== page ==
To continue the example above a little further I wonder what the customer would have wanted? Would they want all the blue pieces followed by all the red pieces followed by…….? Or is it actually more likely they wanted a red, followed by two blues, followed by a green then …… you get the idea. The solution above may have made sorting the pieces quicker for the people doing the task (lets call them the supplier) but not necessarily enabling them to deliver the items in the order the customer wanted them.
This line of thinking is very common in manufacturing and reasons such as machine change overs and tooling changes are reasons given as to why all one part must be made first, then another part, and so on until all the components are ready and the final product can be assembled.
It is always difficult to translate these theoretical ideas into real examples but I will try.
On a railway project, works are usually split into works occurring in sequential weeks. If I need to book some trains for a project extending over several weeks the usual temptation would be to work out all the trains then send them all through in one go. This is easier for the people planing the work as they can think about the trains all in one go and submit them together.
However the guys that process these trains into train orders may prefer that each week came through as soon as it is prepared rather than waiting for them all then having to rush to get through a big heap of work.
The same also applies to the planning of speed restrictions in association with the work. It may take some time to determine exactly when each speed restriction is to be removed, owing to planning tamping, welding and stressing works. However, again the speed restrictions are often all submitted together after all the speeds have been worked out, this can take some time, maybe weeks, waiting for possession confirmations, tamper bookings to be made etc. All the while some of the speeds will not change as they are fixed for various reasons, however the planning teams are not aware as they are all on the same spread sheet and the whole thing must be finished before it is submitted.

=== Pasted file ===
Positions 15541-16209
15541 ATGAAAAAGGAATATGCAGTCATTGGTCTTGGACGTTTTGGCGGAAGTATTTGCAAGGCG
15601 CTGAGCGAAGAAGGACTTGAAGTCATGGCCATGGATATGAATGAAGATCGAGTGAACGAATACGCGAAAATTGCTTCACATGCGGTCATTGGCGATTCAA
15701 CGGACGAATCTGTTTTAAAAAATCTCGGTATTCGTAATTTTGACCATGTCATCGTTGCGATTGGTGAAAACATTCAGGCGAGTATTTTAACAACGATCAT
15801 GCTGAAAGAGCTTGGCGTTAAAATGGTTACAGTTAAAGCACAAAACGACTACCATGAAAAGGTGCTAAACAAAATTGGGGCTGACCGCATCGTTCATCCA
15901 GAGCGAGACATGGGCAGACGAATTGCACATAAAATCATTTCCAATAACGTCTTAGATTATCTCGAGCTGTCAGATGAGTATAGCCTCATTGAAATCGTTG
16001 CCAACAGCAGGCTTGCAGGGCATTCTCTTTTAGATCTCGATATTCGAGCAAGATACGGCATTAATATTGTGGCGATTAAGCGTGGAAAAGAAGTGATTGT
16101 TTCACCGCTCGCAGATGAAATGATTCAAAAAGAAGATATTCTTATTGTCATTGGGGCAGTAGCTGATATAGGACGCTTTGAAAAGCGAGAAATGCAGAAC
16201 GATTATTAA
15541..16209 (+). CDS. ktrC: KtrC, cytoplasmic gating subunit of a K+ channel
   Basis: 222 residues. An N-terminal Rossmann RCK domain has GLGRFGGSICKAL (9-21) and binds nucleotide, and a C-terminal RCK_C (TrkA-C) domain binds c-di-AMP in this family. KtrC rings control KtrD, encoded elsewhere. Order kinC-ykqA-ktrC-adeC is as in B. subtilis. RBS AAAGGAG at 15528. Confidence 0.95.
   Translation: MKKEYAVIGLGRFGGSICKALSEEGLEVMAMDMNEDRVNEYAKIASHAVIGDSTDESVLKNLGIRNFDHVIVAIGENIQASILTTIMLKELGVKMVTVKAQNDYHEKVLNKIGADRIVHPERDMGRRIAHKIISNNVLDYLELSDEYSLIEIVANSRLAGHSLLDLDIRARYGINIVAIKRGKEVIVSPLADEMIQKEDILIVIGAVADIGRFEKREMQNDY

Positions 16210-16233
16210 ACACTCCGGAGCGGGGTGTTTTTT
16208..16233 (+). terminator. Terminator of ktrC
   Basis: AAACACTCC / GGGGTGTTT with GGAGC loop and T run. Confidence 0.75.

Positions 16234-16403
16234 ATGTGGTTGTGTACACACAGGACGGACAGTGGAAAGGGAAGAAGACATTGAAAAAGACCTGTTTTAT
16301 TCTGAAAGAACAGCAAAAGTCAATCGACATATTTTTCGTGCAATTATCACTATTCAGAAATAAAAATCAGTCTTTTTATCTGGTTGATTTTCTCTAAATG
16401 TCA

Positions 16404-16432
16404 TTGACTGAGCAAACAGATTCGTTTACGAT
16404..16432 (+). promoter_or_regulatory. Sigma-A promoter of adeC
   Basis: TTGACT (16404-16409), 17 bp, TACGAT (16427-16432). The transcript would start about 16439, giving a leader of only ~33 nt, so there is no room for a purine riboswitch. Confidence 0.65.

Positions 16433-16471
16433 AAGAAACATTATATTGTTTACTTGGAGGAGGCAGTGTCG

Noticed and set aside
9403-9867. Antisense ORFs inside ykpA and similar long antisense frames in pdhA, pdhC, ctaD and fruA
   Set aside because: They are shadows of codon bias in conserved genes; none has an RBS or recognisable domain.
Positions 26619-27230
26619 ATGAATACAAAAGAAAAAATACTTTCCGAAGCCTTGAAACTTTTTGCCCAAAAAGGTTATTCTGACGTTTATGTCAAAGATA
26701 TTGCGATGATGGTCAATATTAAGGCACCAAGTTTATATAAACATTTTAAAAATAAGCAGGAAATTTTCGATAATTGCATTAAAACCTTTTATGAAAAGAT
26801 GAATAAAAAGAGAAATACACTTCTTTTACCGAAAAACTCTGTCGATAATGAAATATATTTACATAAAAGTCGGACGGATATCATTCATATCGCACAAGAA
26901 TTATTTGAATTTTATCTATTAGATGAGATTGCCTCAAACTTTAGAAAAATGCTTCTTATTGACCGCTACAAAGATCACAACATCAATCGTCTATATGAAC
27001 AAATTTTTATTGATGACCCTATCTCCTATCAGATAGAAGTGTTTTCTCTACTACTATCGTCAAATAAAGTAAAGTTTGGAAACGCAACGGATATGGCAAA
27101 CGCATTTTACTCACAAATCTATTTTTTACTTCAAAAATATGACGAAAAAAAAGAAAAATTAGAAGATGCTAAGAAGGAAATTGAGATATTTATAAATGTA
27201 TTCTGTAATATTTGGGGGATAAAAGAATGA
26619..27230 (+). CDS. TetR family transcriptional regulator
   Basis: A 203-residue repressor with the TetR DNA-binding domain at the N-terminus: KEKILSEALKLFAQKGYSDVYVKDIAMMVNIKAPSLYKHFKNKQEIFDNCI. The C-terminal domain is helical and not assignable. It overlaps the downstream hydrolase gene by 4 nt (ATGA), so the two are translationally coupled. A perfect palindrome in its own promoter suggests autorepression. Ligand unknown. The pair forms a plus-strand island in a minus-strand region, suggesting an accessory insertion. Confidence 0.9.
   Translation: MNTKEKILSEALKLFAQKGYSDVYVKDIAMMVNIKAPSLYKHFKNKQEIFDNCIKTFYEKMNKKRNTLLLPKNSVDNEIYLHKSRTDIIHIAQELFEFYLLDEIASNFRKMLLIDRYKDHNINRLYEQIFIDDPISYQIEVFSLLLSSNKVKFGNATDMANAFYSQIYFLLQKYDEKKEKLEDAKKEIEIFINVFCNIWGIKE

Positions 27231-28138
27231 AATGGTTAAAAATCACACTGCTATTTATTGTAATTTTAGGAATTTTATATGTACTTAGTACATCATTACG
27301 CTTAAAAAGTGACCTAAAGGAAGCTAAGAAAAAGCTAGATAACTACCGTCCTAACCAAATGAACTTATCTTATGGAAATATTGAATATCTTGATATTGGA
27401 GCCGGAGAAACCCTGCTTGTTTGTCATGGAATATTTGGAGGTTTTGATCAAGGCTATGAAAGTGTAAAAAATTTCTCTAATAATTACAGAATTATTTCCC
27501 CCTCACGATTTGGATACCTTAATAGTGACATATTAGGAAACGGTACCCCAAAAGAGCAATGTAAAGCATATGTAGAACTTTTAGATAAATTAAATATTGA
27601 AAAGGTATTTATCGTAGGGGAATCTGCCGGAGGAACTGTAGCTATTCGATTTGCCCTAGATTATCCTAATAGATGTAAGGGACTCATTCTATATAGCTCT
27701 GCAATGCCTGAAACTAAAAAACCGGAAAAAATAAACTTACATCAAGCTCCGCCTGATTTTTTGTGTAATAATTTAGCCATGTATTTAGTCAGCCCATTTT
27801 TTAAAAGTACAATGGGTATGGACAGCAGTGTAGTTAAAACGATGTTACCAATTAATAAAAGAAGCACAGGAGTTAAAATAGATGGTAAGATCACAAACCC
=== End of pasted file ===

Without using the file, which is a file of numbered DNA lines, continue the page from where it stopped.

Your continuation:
These may not be the best examples, but I hope they illustrate a couple of points.
Firstly, think about the recipient of the information you are preparing as being a customer. Therefore, treat them like a customer, and ask them what they want and in what order. Secondly, making something quicker for yourself does not necessarily mean it will provide the quickest result for the process.
During my time with VolkerRail they were one of the first companies to look at how LEAN can be applied to the rail industry.
This meant starting from scratch, there is no one to copy.
Below I have tried to help you understand what type of issues come to light when looking through ‘LEAN Goggles’ at the track renewals process.
Excavation of spent ballast
When excavating the old ballast we start at one end (usually) and work through to the other. We may use one or two machines to do a rough dig, then use one machine with a dozer to trim to the finished level.
This causes waste, waste in the Lean sense rather than the more conventional sense, i.e. those activities in the process not adding value. For the example described above the following wastes exist: